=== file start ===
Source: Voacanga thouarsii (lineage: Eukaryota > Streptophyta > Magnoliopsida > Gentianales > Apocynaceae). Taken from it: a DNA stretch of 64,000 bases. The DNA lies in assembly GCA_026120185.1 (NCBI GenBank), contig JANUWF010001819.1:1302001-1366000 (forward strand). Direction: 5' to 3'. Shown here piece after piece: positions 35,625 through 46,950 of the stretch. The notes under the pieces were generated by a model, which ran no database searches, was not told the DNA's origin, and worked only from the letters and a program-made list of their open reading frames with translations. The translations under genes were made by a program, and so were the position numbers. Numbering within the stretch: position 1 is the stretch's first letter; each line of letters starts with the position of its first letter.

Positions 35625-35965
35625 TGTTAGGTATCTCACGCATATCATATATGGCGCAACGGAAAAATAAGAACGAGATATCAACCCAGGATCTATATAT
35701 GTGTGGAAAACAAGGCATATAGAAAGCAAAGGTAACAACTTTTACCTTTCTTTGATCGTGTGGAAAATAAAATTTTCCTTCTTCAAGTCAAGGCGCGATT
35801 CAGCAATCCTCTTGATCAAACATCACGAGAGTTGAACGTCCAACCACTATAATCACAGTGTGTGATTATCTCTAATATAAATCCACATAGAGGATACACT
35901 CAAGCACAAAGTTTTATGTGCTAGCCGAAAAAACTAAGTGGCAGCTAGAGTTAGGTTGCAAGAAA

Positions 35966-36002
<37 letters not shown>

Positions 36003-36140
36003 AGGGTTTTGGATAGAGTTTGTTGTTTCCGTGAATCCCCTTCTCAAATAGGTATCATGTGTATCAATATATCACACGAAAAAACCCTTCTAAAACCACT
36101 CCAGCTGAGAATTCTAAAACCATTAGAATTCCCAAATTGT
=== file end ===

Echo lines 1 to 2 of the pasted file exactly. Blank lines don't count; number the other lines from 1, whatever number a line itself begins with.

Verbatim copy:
Source: Voacanga thouarsii (lineage: Eukaryota > Streptophyta > Magnoliopsida > Gentianales > Apocynaceae). Taken from it: a DNA stretch of 64,000 bases. The DNA lies in assembly GCA_026120185.1 (NCBI GenBank), contig JANUWF010001819.1:1302001-1366000 (forward strand). Direction: 5' to 3'. Shown here piece after piece: positions 35,625 through 46,950 of the stretch. The notes under the pieces were generated by a model, which ran no database searches, was not told the DNA's origin, and worked only from the letters and a program-made list of their open reading frames with translations. The translations under genes were made by a program, and so were the position numbers. Numbering within the stretch: position 1 is the stretch's first letter; each line of letters starts with the position of its first letter.

Positions 35625-35965